Local health bosses are concerned that adults dropping their children off at school will take the opportunity to gather with others, but say the social distancing and lockdown rules have not changed.
They expect infection rates to rise as pupils return to the classroom, but are not overly concerned about children, who are usually only mildly affected, and praised the return of youngsters to the classroom.
Lincolnshire County Council’s director of public health Professor Derek Ward however, said the chances of catching a stronger form of coronavirus was higher in adults.
The infection rate in school age children is currently 54 per 100,000 population, compared to just under 70 for those aged over 60 and 103 for the county as a whole.
“The bigger risk is that parents will meet each other around the school, or because their children are together in school will think “oh it doesn’t matter, I don’t have to stay away” and they won’t follow the guidance,” said Professor Ward.
“So my biggest concern, the really strong message is, we are a long way from being out of this.
“I know some print media seems to want to say that we’re through it, it’s all hunky dory — but it’s not.
“While it’s really, really important that children and young people get back to education, it’s equally as important that all the parents carry on as they are today – they stay at home, they work from home if they can, and they do not change their behaviours around their children’s friends, families or their wider friendship groups as adults in any way shape or form.”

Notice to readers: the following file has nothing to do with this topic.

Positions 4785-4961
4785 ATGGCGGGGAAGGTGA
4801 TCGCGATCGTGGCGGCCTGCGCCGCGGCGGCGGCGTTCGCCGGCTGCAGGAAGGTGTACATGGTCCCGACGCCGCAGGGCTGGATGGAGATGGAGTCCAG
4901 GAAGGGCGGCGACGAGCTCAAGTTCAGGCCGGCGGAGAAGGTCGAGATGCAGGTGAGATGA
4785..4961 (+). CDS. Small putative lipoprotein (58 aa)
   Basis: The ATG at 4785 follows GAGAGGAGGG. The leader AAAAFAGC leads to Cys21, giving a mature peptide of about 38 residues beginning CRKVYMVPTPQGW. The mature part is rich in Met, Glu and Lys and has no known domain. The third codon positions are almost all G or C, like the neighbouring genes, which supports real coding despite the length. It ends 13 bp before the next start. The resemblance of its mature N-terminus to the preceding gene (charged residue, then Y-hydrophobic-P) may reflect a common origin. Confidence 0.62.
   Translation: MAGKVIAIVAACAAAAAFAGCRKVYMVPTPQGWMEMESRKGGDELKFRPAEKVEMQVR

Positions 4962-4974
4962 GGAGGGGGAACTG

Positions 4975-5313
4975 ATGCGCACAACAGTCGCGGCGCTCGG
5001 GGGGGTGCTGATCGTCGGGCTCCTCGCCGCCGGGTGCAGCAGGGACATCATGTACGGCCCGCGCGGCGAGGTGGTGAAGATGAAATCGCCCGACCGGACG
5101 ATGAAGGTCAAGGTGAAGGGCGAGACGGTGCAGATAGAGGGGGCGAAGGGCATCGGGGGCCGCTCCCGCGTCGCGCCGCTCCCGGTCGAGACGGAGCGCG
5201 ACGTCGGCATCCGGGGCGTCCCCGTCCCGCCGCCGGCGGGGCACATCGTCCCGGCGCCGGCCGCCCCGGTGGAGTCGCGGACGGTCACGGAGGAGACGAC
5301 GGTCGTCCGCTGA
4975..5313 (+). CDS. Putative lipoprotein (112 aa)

Evidence suggests children are less susceptible to the virus, and if they do catch it usually only have a mild form.
Professor Ward said this meant hospitalisations or impact on general NHS services was less likely.
The government’s roadmap out of the coronavirus lockdown includes a five-week step to analyse the impact of the return to the classroom.
Infection rates in general continue to hover between the 100-130 range and health chiefs expect this to continue.
South Holland District Council remains around fifth in the country due to a series of workplace and care home outbreaks, as well as the small number of people in the district – but bosses say it has come down.
Concerns remains around workplace infections including low-income workers.